>> Now, what? Rebound relationships? Taking abundant “me” time to sift through all the feelings? Finding new interests that don’t include falling in love again?
>> He’s been divorced for a while and he’s starting to wonder if it’s time to take a leap of faith again. Is it? How will he know for sure? Is there ever a “for sure?”
Love Wisdom: Sacred moments.
There will always be beautiful moments, horrible moments, and times when you just don’t know why you are in a relationship with this person. If your relationship has potential, hang in there. If you are miserable, then reflect on what is best for both of you.
Inner peace, happiness, respect, and true love are priceless currencies. Do what you can, and then let go.
Your inner voice, third eye wisdom, and highest intuition will guide you.
Unless you’ve completely had it with the relationship, don’t let your impatience, frustration, and anger end your love story too soon.
Show up, ride the waves, don’t force feelings or outcomes, trust the universe, give each other space, and just let it all be. At the right time, the answers will become clear for both of you.
Love Wisdom: Ignore somebody else’s rules on how to have a perfect relationship.
There are no “shoulds.” Long-distant relationships can work. Living in separate homes while you’re in a committed relationship can work. Sleeping in separate beds can work. It all depends.
The sky is the limit. Break rules that don’t fit you. There is no cookie-cutter way to have a meaningful relationship.
When I was first married, I didn’t understand why I had to give up my last name, why I suddenly had to share a closet, and why I was only getting half a bed. Even in my 20s, I found this one-sided philosophy stifling to my independent feminist nature.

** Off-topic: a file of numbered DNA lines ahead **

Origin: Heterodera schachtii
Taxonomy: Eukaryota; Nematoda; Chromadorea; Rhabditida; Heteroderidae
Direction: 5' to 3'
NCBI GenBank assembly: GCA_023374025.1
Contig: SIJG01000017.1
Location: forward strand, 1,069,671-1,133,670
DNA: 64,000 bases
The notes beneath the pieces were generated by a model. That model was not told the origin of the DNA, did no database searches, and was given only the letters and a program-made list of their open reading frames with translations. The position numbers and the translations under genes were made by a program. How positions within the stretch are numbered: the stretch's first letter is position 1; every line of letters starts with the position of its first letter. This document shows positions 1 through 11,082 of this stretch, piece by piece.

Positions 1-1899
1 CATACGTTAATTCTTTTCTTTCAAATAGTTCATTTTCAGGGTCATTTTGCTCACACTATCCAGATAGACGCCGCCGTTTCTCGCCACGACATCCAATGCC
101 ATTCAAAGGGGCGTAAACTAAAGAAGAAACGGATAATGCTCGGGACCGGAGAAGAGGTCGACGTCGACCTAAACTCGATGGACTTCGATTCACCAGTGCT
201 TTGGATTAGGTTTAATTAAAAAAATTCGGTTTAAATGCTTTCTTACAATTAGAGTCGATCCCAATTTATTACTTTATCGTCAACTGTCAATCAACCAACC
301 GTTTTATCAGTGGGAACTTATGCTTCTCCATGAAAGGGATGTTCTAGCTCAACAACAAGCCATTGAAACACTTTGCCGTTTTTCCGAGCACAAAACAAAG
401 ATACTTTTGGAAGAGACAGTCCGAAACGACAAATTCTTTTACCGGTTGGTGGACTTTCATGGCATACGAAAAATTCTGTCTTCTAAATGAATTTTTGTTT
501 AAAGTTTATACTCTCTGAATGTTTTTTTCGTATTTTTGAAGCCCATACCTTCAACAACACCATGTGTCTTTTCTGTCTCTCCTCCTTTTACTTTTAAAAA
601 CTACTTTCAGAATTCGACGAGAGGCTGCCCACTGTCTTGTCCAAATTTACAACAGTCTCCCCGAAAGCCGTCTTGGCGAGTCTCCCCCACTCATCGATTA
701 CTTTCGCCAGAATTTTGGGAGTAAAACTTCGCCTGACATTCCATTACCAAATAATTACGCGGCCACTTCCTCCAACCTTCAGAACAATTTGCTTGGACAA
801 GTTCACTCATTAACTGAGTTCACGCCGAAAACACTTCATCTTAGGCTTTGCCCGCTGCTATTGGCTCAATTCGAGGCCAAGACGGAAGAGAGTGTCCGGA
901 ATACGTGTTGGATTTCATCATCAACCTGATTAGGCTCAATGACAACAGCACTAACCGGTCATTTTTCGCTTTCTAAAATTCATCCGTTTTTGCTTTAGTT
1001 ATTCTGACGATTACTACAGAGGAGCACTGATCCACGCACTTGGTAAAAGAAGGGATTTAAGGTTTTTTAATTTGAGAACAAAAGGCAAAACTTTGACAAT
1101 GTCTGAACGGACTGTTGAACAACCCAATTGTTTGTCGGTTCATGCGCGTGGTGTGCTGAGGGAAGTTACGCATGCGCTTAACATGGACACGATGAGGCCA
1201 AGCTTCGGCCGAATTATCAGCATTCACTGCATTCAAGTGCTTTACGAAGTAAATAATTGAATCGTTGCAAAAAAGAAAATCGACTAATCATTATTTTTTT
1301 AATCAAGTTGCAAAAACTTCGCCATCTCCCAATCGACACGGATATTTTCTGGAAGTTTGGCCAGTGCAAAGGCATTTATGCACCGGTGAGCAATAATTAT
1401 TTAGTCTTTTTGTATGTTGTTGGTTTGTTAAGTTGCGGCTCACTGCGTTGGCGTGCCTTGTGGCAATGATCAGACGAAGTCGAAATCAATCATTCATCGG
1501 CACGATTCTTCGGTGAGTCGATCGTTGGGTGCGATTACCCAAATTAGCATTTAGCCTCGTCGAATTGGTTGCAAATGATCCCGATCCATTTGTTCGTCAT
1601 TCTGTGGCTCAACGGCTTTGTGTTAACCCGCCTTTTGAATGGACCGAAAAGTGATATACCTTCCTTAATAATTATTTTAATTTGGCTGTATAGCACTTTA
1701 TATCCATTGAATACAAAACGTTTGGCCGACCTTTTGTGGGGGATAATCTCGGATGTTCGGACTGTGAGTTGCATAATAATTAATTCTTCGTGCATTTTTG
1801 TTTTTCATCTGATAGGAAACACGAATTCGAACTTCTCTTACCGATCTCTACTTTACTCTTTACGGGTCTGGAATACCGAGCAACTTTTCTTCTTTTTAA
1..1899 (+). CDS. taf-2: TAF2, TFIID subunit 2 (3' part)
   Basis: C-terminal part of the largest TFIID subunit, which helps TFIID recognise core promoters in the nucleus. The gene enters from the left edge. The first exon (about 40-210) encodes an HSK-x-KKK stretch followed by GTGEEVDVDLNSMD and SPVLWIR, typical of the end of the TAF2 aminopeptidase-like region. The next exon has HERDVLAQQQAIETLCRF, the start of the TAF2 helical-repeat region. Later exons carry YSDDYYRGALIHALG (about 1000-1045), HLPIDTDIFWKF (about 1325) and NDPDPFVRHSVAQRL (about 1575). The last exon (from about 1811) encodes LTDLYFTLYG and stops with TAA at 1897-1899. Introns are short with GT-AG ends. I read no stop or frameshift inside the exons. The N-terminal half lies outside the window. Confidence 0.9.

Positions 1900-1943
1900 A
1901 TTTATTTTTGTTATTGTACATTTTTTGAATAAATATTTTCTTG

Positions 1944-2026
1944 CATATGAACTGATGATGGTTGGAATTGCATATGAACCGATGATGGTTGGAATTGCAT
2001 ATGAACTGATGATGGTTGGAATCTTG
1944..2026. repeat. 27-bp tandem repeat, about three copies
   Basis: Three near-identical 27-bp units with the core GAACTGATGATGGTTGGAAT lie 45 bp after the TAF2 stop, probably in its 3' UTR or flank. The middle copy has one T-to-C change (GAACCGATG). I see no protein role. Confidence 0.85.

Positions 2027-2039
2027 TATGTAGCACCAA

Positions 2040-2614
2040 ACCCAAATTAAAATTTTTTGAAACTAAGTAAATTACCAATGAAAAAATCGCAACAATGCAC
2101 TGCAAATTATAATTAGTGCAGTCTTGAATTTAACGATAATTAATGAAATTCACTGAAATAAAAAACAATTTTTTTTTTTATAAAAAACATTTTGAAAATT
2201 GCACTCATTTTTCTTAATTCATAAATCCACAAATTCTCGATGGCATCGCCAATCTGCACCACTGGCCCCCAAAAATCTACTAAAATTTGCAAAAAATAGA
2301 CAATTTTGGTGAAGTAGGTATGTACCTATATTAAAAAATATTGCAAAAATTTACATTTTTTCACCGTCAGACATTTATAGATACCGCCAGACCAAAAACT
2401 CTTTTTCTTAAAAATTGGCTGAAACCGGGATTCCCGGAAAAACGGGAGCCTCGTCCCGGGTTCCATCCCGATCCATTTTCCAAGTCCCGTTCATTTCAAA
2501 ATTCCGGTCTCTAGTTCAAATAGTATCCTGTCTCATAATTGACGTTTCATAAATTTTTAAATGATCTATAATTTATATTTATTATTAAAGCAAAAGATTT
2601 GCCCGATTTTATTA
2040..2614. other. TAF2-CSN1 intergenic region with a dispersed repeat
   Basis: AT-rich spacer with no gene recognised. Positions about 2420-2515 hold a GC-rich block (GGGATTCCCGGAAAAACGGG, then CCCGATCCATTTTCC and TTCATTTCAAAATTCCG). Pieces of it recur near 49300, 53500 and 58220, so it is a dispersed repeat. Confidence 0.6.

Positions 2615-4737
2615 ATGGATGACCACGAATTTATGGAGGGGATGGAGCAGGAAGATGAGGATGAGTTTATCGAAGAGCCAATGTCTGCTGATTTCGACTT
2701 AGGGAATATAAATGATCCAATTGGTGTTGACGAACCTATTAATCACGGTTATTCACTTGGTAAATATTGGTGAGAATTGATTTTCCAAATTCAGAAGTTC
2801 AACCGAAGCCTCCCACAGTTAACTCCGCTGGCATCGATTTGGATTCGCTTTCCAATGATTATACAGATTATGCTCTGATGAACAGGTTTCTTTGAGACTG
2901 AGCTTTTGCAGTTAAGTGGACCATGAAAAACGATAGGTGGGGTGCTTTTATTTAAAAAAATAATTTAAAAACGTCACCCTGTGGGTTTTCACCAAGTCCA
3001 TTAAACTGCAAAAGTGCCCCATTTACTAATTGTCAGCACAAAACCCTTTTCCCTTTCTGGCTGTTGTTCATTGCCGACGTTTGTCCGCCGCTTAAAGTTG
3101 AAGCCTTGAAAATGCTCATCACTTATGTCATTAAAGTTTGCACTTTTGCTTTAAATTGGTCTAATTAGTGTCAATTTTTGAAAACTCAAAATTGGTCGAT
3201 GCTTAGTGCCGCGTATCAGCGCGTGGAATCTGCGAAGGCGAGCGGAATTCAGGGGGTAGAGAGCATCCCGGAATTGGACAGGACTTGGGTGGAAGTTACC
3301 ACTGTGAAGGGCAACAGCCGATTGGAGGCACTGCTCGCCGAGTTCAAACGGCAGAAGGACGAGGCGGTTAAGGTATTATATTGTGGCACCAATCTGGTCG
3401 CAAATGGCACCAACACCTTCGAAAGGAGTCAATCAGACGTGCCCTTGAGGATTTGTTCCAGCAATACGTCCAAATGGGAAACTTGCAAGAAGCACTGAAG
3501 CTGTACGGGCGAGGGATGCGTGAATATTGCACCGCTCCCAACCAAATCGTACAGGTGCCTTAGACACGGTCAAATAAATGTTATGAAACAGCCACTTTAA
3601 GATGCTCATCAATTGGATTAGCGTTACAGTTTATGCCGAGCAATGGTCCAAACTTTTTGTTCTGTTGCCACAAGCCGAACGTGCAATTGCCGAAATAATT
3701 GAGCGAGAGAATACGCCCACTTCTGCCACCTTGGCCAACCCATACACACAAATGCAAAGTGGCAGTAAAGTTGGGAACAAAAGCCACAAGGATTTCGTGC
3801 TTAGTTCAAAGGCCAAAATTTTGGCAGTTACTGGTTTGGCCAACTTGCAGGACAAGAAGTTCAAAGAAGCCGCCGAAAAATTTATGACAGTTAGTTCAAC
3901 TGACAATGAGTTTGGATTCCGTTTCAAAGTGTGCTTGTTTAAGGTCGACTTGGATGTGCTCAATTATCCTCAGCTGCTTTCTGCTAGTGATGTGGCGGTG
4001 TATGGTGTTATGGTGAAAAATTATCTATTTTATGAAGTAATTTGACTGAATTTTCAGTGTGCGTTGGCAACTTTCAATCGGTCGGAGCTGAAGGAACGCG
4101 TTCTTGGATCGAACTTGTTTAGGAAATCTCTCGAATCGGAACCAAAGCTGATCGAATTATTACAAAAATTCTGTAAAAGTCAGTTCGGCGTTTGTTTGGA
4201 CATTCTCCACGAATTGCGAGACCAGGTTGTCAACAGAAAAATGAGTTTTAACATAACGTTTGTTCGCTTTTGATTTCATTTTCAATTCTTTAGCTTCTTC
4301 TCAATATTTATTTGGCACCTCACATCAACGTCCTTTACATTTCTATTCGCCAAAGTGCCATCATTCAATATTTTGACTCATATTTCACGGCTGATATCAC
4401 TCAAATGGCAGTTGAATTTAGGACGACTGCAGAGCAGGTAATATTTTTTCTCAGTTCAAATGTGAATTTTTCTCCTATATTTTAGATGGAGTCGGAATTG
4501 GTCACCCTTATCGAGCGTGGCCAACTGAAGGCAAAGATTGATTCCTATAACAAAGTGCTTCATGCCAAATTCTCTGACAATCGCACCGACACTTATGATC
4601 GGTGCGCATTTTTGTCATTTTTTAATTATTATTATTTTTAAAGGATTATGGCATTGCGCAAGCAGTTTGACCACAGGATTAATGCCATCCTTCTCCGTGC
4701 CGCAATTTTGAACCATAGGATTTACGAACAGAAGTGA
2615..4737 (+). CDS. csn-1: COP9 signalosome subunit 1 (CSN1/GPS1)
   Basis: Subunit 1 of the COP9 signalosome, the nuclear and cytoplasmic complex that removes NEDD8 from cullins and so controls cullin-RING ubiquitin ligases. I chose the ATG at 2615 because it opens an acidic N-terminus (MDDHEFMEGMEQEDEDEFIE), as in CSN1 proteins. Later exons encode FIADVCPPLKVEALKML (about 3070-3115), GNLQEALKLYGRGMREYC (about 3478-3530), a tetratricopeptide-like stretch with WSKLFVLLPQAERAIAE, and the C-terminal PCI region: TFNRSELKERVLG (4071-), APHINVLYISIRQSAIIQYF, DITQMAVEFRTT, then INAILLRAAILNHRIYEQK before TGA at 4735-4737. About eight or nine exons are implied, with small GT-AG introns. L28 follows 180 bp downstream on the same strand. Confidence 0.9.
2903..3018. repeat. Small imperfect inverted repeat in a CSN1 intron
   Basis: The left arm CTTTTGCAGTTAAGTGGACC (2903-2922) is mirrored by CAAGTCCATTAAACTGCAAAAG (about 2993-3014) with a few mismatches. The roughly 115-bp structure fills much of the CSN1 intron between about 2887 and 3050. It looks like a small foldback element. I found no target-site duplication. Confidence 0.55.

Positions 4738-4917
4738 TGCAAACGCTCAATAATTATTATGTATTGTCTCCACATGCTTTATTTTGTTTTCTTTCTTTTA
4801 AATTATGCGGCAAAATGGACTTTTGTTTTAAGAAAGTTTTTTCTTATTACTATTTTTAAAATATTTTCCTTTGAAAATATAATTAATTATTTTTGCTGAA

Free yourself to be yourself.
Love Wisdom: Taking a vacation together won’t fix everything. Here’s what does.
When you pass each other in a room, say something to your beloved—flirt, stop, and chat, even if it’s only two minutes.
It says, “No matter how busy I am, I see you. You matter to me. I love you.”
Love isn’t reserved for weekend getaways or vacations. It happens in quick moments, and if you don’t honor these moments, that’s when anger festers and you begin to wonder why you’re even in a relationship.
Love Wisdom: Cell phones.
Love is putting the cell phone away.
Focus on your partner. Be fully present. It will make her/him/they feel heard and seen. It will feel like love because it is an act of love to make your beloved feel more important than anything else.
Love Wisdom: What if my partner is messed up and I knew that going into the relationship?
Aren’t we all “messed up?”
I don’t know many people who aren’t messed up for one reason or another. Childhood wounds, PTSD, abuse, family dysfunctions, you name it—it’s all out there. No one is immune.
This spiritual suggestion may sound unrealistic and difficult, but it can work miracles.